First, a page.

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Scrapping Of Ventura Natural Gas Plant Is A Win For Consumers

Tue, 10/17/2017 - 20:23
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Consumers just scored a victory with NRG's announcement that it is pulling the plug on a natural gas power plant in Ventura.

The Houston utility had contracted with Southern California Edison (SCE) to build the hotly contested Puente plant in Oxnard. Ratepayers would have shouldered the $300 million price tag.

But a recent decision by two of five California Energy Commission (CEC) members to recommend denial of the project appears to have prompted NRG to act before the full commission took a vote.

In actual fact, SCE can afford to walk away from that relatively small project since it already got the greenlight from both the Public Utilities Commission (PUC) and the CEC for two far more massive power plants at Huntington Beach and Long Beach to be built by AES. They would be virtually impossible to undo.

And NRG is making inroads with SCE on clean techology contracts for battery storage in any case.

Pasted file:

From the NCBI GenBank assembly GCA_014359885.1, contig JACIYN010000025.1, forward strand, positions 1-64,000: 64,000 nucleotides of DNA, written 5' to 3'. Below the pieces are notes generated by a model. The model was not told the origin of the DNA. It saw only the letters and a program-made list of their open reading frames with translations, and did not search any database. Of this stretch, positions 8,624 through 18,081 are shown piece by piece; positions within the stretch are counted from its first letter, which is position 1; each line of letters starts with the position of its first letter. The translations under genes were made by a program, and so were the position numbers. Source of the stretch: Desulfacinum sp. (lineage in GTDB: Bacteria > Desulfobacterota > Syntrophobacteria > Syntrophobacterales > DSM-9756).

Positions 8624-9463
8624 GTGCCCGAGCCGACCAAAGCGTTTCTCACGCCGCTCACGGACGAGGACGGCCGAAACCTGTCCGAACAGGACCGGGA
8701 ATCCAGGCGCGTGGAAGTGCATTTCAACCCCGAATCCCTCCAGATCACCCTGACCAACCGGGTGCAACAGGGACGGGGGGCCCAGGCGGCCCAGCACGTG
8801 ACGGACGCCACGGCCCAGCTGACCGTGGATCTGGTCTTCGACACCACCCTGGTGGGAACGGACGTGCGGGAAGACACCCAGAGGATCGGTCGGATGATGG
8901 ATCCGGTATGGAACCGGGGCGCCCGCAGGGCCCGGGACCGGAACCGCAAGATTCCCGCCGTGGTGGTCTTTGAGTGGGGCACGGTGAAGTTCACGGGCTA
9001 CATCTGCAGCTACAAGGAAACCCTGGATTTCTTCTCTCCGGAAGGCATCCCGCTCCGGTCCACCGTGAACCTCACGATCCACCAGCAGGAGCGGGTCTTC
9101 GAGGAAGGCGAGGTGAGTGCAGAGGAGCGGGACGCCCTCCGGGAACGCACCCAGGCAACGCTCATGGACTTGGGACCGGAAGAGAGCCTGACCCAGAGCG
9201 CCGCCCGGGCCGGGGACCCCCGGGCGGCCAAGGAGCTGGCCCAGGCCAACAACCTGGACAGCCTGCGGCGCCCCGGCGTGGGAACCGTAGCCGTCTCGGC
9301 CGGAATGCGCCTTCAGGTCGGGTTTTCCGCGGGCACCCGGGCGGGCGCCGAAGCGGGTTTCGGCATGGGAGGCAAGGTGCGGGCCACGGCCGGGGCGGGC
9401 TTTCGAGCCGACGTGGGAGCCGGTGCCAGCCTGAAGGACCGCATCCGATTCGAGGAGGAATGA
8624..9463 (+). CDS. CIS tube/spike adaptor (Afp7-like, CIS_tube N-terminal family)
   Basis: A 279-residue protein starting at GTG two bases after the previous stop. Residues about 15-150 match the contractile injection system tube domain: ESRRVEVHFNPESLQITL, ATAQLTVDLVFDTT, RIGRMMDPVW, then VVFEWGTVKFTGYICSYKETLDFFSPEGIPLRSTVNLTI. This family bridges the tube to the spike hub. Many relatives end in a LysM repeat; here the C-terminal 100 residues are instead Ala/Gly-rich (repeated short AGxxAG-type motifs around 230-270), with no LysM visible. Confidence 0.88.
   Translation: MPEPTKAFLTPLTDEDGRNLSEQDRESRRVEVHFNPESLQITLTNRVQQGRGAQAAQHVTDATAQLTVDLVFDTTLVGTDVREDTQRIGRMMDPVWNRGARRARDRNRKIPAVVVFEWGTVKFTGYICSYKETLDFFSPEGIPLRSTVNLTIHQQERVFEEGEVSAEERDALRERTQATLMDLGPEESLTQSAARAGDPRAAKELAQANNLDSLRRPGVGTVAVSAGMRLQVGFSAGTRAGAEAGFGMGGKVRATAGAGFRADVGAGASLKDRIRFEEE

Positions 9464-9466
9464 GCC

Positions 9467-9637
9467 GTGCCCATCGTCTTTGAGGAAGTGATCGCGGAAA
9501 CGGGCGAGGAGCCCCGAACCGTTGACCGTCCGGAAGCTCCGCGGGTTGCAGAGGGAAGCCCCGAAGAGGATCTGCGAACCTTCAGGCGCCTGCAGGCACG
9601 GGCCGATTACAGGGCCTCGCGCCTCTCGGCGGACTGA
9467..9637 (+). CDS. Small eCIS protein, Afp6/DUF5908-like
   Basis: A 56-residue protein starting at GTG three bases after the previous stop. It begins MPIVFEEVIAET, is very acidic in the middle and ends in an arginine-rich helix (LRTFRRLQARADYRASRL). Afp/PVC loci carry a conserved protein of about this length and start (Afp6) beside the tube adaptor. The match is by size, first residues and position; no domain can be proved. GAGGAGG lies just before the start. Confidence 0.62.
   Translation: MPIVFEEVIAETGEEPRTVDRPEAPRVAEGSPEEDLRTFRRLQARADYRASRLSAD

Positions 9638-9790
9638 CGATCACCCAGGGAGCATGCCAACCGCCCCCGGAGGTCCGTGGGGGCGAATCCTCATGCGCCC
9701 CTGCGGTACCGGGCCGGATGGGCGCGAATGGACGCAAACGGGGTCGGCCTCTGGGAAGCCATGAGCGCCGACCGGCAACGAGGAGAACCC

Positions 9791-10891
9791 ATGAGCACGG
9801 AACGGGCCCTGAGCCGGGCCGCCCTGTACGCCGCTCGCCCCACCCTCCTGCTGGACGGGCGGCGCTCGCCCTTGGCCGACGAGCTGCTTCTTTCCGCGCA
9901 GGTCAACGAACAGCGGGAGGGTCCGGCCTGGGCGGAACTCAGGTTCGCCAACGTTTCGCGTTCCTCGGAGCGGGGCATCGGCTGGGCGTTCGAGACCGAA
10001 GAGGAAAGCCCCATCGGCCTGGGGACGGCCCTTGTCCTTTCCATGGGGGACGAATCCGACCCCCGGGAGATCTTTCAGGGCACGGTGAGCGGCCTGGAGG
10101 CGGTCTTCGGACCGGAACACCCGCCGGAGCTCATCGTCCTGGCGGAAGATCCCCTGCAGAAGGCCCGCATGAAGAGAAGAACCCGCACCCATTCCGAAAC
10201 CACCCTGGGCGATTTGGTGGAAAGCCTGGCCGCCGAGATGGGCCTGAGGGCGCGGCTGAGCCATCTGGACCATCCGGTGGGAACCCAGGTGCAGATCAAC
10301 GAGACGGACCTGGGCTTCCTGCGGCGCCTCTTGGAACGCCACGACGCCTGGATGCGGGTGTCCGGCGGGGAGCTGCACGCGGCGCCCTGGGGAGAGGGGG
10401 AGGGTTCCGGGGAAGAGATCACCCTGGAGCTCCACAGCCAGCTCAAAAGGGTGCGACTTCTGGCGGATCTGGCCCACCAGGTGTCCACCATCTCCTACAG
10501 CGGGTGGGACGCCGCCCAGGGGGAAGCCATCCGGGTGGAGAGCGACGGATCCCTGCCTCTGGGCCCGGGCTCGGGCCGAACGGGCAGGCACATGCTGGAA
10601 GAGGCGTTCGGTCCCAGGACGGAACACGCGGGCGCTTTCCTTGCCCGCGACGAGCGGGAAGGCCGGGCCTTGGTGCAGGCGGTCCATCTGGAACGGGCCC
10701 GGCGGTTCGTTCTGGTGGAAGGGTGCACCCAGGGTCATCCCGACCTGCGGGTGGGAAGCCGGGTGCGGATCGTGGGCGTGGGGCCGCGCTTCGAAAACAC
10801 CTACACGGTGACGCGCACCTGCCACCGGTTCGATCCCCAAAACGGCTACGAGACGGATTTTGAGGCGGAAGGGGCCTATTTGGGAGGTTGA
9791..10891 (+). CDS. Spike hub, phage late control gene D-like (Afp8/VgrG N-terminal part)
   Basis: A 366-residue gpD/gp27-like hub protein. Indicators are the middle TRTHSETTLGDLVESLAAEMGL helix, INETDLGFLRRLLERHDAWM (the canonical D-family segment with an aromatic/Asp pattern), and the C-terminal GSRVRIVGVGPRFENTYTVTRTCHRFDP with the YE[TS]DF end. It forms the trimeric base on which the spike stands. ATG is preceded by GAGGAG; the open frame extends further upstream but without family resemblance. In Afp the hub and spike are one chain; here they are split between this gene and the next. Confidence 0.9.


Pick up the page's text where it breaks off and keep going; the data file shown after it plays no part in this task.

But the good news is that NRG’s pullout could encourage the Los Angeles Department of Water & Power to permanently ice plans for $2.2 billion worth of natural gas power plants. The largest municipal utility in the U.S. put those plants on hold in favor of studying clean energy alternatives. 

Under Jerry Brown, the Public Utilities Commission approved or saw built 15 natural gas power plants that needlessly added billions to consumer bills and nearly tripled the amount of excess capacity that the state requires utilities to build in. The CEC doled out the site permits all the while. 

Los Angeles Times investigation found that generating overcapacity will produce at least 21 percent more electricity than the state needs by 2020. Californians are paying $40 billion a year for their electricity, which is $6.8 billion more than they did in 2008 when state power use peaked. Electricity consumption has fallen since and is flat. Meanwhile solar power and battery storage technologies are expanding and dropping in price.

That investigation prompted lawmakers to call for dialing back on natural gas power plants. 

Brown has been a big booster of climate-warming natural gas power plants despite his image as a climate change warrior, and has been known to intervene and advocate for specific power plants even when PUC commissioners were dubious.

Whether NRG and SCE’s move signals a sea change away from natural gas in favor of solar power and battery storage, or is merely a tactical move to scrap a fossil fuel project worth relative peanuts compared to others already approved and worth billions of ratepayer dollars, remains to be seen. But it is still something to celebrate.